SAN ANTONIO — Last November was a mirror image of November 2002 at Southern California’s Mountain High ski area. The same amount of terrain was open for the same number of days — and under nearly identical weather.
But in November 2002, the 80 percent snowboarder-filled Mountain High swarmed with almost 80,000 visits. Last November, the 290-acre ski area saw barely 42,000 visits.
“We just don’t see the fanaticism anymore, with people coming out every day, all day,” said Mountain High president Karl Kapuscinski. “It’s a maturing sport. It’s nothing we’ve done. The parks and terrain are better than they’ve ever been. But we just can’t expect to keep that level of fanaticism going forever.”
young, on-fire fellows who swelled snowboarding’s ranks in the 1990s and surfed the resort industry through its darkest decade are not visiting their ski areas as often. And now, two consecutive seasons of declining snowboarder visits and a host of other statistical warning signs are worrying resort leaders who have long leaned on passionate ‘boarders.
“We got used to snowboarding becoming this giant engine of visitation, and they were our saviors. They are not anymore, and we ignore that at our peril,” said Nate Fristoe, director of operations at Boulder’s RRC Associates, who last week in San Antonio presented members of the National Ski Areas Association with research showing snowboarding not just leveling but falling.
Snowboarding soared from a mere 7.7 percent of visits to U.S. ski resorts in 1991 to 32.6 percent in 2009-10. The rapid growth buoyed a resort industry business that struggled through the 1990s, and snowboarding is largely credited with saving skiing. But the number has fallen over the past two seasons to 30.2 percent.
with declines in nearly every region and sector of snowsports, the sustained tumble in snowboarding stretches across several statistical planes beyond visitation.
Today’s snow surfers are getting older: from an average age of 23.5 in 1996-97 to 27.5 in 2010-11. They are spending fewer days on the hill: from a high of 7.6 days a season in 1996-97 to 6.1 days in 2010-11. For years, skiers averaged 5.7 days a season, and resort leaders expect snowboarding to continue its slide to a similar level of seasonal participation.
Fewer snowboarders are buying boards: down from a record high of 556,055 in 2008 to 497,605 in 2011, according to data from Snowsports Industries America.
Essentially, snowboarding is growing up as it enters its late 20s. Time to get a job and start a family. The percentage of snowboarders with kids grew from 18.8 percent in 2010 to 23.4 percent in 2011.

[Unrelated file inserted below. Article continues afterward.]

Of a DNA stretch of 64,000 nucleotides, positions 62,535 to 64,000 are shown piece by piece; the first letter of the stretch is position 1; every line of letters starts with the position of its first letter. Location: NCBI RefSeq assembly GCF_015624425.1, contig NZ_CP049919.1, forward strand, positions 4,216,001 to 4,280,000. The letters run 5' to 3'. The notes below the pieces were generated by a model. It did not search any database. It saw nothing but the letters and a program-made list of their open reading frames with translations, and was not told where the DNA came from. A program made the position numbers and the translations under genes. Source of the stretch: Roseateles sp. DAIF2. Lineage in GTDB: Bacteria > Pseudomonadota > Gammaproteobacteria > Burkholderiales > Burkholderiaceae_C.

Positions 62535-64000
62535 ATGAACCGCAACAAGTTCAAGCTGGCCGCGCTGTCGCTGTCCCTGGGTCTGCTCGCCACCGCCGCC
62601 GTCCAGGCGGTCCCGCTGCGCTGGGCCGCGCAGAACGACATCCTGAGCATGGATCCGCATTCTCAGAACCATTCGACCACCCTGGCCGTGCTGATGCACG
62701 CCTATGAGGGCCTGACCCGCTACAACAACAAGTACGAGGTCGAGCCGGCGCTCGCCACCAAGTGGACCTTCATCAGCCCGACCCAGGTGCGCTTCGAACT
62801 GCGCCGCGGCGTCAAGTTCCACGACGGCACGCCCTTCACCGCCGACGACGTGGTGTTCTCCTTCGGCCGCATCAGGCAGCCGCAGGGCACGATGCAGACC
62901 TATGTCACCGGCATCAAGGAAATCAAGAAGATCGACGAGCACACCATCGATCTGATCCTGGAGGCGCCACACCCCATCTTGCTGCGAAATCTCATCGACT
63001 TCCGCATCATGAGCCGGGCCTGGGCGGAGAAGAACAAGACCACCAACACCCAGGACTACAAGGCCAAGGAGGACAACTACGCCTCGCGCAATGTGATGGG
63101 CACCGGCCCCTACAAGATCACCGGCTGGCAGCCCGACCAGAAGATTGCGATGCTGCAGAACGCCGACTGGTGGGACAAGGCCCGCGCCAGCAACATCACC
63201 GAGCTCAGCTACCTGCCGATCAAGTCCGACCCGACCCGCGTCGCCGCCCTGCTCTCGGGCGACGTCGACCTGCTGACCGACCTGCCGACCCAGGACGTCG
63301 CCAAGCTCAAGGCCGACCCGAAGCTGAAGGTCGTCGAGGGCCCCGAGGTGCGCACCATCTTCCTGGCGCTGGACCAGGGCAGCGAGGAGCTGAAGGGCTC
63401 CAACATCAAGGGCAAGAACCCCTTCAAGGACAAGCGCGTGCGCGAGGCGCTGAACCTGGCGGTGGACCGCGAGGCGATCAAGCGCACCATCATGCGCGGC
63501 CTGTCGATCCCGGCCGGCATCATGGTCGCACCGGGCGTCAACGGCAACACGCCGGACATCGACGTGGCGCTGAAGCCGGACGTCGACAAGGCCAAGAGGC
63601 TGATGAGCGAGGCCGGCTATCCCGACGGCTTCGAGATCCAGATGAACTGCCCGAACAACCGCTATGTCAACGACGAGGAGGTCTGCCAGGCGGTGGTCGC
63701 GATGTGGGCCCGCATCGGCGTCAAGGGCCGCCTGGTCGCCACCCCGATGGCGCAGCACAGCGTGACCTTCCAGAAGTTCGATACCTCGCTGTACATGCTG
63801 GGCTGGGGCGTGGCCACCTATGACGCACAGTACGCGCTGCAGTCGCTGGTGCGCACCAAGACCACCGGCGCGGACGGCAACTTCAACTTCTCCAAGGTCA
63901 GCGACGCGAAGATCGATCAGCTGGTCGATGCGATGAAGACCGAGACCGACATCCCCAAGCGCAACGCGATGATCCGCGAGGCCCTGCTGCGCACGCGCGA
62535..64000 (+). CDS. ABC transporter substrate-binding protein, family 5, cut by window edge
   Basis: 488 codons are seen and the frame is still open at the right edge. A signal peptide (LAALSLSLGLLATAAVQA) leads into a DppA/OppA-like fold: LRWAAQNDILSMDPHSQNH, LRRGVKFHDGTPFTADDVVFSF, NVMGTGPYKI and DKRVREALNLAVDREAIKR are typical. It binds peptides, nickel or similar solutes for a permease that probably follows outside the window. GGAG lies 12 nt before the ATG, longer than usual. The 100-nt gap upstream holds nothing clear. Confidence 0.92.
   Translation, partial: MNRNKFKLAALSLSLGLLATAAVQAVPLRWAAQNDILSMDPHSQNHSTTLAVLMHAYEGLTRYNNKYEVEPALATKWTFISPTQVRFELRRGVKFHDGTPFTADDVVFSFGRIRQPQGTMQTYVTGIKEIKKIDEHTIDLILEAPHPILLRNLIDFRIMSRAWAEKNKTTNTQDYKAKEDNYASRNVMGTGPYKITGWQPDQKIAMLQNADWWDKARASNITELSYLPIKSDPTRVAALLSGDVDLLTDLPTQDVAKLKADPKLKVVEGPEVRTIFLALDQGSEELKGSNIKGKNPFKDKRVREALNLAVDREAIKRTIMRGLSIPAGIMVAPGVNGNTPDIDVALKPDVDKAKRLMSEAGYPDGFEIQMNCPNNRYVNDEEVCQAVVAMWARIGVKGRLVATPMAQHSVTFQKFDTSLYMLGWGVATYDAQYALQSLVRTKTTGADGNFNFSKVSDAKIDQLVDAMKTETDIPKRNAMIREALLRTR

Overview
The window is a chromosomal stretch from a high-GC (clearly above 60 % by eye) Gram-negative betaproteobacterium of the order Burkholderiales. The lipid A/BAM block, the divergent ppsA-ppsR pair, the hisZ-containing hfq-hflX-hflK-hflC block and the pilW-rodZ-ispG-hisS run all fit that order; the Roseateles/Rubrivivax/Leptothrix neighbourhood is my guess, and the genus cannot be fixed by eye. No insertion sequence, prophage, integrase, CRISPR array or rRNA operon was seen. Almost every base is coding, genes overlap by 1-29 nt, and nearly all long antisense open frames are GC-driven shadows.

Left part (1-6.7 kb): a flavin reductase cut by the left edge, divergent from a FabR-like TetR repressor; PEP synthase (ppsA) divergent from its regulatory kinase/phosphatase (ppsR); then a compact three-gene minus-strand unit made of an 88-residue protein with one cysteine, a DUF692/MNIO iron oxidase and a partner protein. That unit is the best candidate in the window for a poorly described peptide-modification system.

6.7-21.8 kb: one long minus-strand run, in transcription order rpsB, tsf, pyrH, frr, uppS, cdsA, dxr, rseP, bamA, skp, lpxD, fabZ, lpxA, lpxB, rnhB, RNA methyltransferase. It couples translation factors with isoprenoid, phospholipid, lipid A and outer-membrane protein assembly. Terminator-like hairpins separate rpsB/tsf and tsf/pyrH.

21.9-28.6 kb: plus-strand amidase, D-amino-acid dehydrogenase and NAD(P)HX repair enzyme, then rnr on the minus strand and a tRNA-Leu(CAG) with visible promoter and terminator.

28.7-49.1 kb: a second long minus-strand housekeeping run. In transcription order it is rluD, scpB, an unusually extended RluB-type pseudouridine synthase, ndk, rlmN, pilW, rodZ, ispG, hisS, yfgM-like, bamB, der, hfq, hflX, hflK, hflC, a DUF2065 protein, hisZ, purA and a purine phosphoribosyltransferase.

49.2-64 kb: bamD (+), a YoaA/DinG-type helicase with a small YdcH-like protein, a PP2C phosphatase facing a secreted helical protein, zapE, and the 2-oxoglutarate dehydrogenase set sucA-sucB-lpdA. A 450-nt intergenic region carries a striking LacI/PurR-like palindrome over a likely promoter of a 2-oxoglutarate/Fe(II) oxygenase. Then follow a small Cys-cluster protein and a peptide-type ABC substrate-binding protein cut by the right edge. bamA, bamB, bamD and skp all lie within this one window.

Perhaps most troubling, the number of kids 14 and younger who first enter snowsports riding snowboards has steadily declined since 2003, from a peak of 42.3 percent of all 14-and-younger snowsports first-timers to a 12-year low of 35.7 percent in 2011.
The sustained stall in snowboarding across every snowy region of the country has triggered fresh worries as the resort industry continues to see the aging baby boomers who ballooned skiing in the 1970s and ’80s leave the sport. In fact, a higher percentage of snowboarders are leaving snowsports than skiers.
According to Fristoe’s research, doing nothing to stem the decline would see snowboarding drop from 14.9 million visits in 2012-13 to 12.9 million in 2020-21.
“This is a very real issue for us,” said NSAA president Michael Berry, who had projected long-term industry growth using the once-reasonable assumption that snowboarders would eventually account for 35 percent of all visits. “It’s a complex problem.”
To solve the problem, Berry focuses on boosting the number of days snowboarders spend riding each season. Resorts should work hard to address why females leave the sport, maybe by hiring more female instructors and providing female-focused rental gear. And resorts should strive to remain relevant to an apparently increasingly ambivalent ‘boarder.
Kapuscinski, a pioneer of multicultural marketing who regularly hosts 500,000 visits a year at his tiny hill, said the problem is not something that can be fixed by flipping a switch.
“I think the worst thing we can do is have a bunch of 40-, 50-, 60-year-old white guys try to fix this,” he said. “Snowboarding is still a growth model as we move into different ethnicities. We just have to understand how it is maturing and mature with it.”
One strategy is to make it easier for snowboarding parents to introduce their kids to the board.
Jeff Boliba can do that. As Burton’s global resort director, Boliba’s job is to create easy learning environments at resorts so that first-timers are set up to succeed from the moment they strap in.
Boliba designed a leashed board that enables instructors to teach the fundamentals of balance and edging while pulling the board-strapped rider. The Riglet board has spawned an entire collection at Burton, with tiny boots, boards and bindings specifically made for kids.
The company is cultivating its Experience Snowboarding program, which develops mini-terrain parks and Star Wars-themed learning centers for introducing kids to surfing on snow.
Boliba said the lack of data from the under-8 crowd — and Fristoe acknowledges his statistics lack perspective for that younger set — paints too dark a picture of snowboarding’s future.
“The biggest growth I’m seeing isn’t reflected in those numbers,” said Boliba, a father of three who travels the world helping resorts tune their snowboard-introduction programs. “Resorts that are reaching out to younger kids, they are killing it. That’s how we fix this.”
Jason Blevins: 303-954-1374 or email@example.com